So far in October alone, bitcoin has rallied 46% and had three days with swings of 15% or more. Back in the spring, there was a one-month period in which it traded from $47 up to $266, a 565% gain, and then dropped back down to $50, losing 81%.
A startup based in Uruguay is looking to make bitcoin easier to use via the widely used SMS platform on cell phones.
Steven Morell, chief programming officer of the company Moneero, told CoinDesk that the plan is to make bitcoin easy for anyone to use. The company estimates that its service can be used on the 6.8bn mobile phones already being used worldwide.
“We want to make it easy and convenient for non-tech savvy people. People who have heard about bitcoin in the news, and would buy it if it were easy for them,” he said.
Bitcoin price surges to post-crash high Price hits $197, following a jump of $30 in a day, calming fears that the closure of Silk Road would harm the currency
A physical mock-up of a bitcoin. Photograph: Alamy Bitcoin, the cryptographic peer-to-peer digital currency, has reached a new price high since the market crash in April this year.
Over the two weeks to 21 October, the value of one bitcoin rose by almost $60, and on Tuesday hit a high of $197.40 at the largest exchange, Mt Gox. An estimate of the current price taking a broader spectrum of exchanges into account shows it at $182.74.
The price of one bitcoin peaked at $266 on 10 April, before tumbling rapidly to a low of $50 shortly after. Since then, the price has not risen above $170 until this week.
In the next 20 years or so, Jeremy Allaire envisions a world where there will be no paper or plastic involved when people go out and spend money.
“If you go down the list of innovations, 20 years ago if you said every inch of the world would be searchable to you at no cost, you would have been called a lunatic,” he said.
But that’s not the case. And he is hoping the same can be said for digital currency, like Bitcoin. “[It’s] changing the consumers experience of using money,” he said. “I think we will look back in 10, maybe 20 years, and we won’t believe that [how we do things now] actually existed.”
The good news is that you can now buy a car with Bitcoin. The bad news is that the only ones available are commercial off-road vehicles built in Australia and sold online.
The vehicle manufacturer is Tomcar, and the vehicles are sort of a cross between a 1970s dune buggy and something out of Mad Max. They’re built for the ranching, farming, defense, and tourism industries, and come in various versions for different applications, including some that look like armored cars.
Tucked away in an air-conditioned data centre in Silicon Valley is a hodgepodge of black boxes, circuit boards and cooling fans owned by 27-year-old Aaron Jackson-Wilde, a modern-day prospector looking for Bitcoins.
Since discovering the digital currency a few months ago, Jackson-Wilde has paid about $2 000 for his "rigs," which are powered by specialised computer chips. They are designed to help operate and maintain the Bitcoin network - and, in return, generate a small reward in a process known as "Bitcoin mining".
A form of electronic money independent of traditional banking, Bitcoins started circulating in 2009 and have since become the most prominent of several fledgling digital currencies. While they quickly gained a reputation for facilitating drug deals and money laundering, Bitcoins have of late garnered attention from investors, such as venture capital firm Andreessen Horowitz.
BTC China has become the world’s biggest digital currency exchange having handled a greater volume of bitcoins in the past week than Mt. Gox and Bitstamp.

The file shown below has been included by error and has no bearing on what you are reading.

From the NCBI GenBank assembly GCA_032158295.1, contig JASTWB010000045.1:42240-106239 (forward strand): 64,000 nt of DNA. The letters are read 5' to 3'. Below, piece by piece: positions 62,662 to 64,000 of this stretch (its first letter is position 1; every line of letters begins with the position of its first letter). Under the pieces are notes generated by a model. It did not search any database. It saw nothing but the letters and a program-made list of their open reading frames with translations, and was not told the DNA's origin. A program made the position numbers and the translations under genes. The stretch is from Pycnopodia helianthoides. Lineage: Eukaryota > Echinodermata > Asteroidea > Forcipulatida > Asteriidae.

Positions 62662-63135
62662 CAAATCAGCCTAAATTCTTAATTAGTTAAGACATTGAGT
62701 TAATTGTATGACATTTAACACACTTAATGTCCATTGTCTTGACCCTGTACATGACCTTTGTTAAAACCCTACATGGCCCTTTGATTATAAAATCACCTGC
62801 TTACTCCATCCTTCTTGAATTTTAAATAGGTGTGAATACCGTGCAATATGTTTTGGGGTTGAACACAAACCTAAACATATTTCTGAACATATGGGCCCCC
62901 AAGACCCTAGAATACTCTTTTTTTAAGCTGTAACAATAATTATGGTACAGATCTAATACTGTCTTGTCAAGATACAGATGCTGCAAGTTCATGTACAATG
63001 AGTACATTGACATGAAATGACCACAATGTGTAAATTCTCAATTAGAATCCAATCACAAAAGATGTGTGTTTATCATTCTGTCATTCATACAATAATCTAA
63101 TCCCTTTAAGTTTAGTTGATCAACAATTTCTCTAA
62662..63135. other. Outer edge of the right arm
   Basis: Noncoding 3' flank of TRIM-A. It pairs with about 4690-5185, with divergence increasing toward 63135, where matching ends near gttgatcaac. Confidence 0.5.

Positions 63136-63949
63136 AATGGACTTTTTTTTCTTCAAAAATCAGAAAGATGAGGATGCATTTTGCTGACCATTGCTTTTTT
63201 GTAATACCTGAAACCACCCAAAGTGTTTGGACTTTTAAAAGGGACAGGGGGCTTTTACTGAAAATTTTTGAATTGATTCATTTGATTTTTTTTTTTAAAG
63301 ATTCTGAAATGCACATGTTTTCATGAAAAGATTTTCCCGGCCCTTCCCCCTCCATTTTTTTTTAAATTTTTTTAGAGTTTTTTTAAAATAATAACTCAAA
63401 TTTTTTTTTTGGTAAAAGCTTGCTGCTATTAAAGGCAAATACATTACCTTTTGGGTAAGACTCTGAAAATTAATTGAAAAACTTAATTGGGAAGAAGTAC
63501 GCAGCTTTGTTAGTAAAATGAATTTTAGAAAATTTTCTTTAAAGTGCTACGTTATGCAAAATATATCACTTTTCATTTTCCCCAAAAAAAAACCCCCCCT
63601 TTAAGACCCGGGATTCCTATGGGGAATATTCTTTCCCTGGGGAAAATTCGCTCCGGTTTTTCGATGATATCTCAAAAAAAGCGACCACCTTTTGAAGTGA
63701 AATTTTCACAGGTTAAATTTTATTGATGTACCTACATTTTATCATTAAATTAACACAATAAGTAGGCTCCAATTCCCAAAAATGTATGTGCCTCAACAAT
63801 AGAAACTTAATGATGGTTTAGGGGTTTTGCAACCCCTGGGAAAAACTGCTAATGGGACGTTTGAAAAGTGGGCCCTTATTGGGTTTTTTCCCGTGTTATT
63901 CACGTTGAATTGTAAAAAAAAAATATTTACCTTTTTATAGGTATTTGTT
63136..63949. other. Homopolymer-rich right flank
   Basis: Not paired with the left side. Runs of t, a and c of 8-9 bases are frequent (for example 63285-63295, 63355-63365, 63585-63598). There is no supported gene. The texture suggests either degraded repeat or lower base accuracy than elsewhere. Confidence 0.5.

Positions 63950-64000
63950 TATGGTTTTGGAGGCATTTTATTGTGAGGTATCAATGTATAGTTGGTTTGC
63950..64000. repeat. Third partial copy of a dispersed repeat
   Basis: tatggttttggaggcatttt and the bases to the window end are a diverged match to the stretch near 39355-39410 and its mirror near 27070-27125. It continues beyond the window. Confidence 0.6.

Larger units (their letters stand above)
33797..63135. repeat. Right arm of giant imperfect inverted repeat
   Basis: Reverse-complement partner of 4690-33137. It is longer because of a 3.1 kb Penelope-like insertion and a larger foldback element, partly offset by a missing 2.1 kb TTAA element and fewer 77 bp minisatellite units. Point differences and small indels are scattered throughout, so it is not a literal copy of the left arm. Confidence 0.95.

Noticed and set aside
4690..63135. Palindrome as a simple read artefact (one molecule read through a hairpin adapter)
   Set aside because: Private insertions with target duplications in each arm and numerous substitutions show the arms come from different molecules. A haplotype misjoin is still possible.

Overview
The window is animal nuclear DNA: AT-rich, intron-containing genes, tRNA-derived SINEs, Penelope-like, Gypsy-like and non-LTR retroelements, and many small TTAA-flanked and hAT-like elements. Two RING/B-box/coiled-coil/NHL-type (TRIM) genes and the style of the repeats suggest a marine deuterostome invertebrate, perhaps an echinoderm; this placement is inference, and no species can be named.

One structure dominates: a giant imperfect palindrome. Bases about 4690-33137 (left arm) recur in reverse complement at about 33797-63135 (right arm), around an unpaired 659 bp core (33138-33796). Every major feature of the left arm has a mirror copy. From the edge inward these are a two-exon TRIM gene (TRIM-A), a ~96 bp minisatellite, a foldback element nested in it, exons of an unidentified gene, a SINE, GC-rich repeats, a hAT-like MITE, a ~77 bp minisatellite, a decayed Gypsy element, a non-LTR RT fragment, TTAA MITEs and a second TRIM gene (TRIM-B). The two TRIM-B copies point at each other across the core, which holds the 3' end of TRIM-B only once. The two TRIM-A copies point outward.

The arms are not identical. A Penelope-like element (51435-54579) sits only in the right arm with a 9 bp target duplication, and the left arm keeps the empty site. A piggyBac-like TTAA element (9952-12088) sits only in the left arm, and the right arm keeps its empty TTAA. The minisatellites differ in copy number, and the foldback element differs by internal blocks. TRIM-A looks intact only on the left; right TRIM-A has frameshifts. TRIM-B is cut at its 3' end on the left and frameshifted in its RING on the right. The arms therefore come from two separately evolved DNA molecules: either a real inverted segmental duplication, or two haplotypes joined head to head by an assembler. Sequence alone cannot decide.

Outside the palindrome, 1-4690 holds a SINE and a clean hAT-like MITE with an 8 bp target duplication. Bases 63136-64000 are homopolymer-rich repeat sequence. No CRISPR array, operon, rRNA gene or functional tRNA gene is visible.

More than 109,841 bitcoins have been exchanged on the site in the past seven days, compared with 93,372 on Bitstamp and 76,673 on Mt. Gox, according to data from Bitcoinity.org. In the past 24 hours alone, BTC China has processed 36,104 bitcoins, compared with Mt. Gox’s 24,913 and Bitstamp’s 23,214.
Various investors are working on projects they hope will turn the bitcoin, a digital currency, into a widely used transaction vehicle. They say the currency engenders lower payment processing costs and safer transactions, The New York Times reports.
"I'm confident you will see major worldwide retailers adopting systems built on bitcoin," Jim Breyer, a partner at venture capital firm Accel Partners, told the paper.
The Canadian Bitcoin community has come far in the past six months. Earlier this year, all that Canada had to show in the Bitcoin world was a few restaurants accepting Bitcoins in Vancouver and Edmonton, two exchanges and Meetup groups of less than 10 people a month. Now, we have a fully-fledged 1400-square-meter Bitcoin embassy (i.e. a startup incubator dedicated to all things Bitcoin) in Montreal and Toronto recently celebrated the launch of the Vault of Satoshi’s Bitcoin exchange as well as Coinkite, a full service Bitcoin bank. This week, a Bitcoin ATM launched in Vancouver. To top it off, the Bitcoin Alliance of Canada will be making its official launch this month.
“The US – and particularly individual states like New York and California – have been unclear and unsupportive of digital currency,” says Michael Terpin, co-founder of BitAngels, a new network of angel investors launched this past May. Terpin will be in Toronto and Waterloo on November 4 to help highlight Bitcoin related startup opportunities.
With one firm swoop, banks could eliminate the threat from Apple, Google, and PayPal by embracing the new bitcoin cryptocurrency. Disruption doesn’t always come from the outside but revolutions do form at the periphery, which is precisely where bitcoin sits today.
It’s easy to talk about conventional financial services disruption such as digital banking and mobile payments, because we’ve seen the information age already disrupt entrenched industries.
We know that banking in the future will be something you do – not some place you go – and aggressive fintech startups already provide the innovation that’s occurring in the financial services space.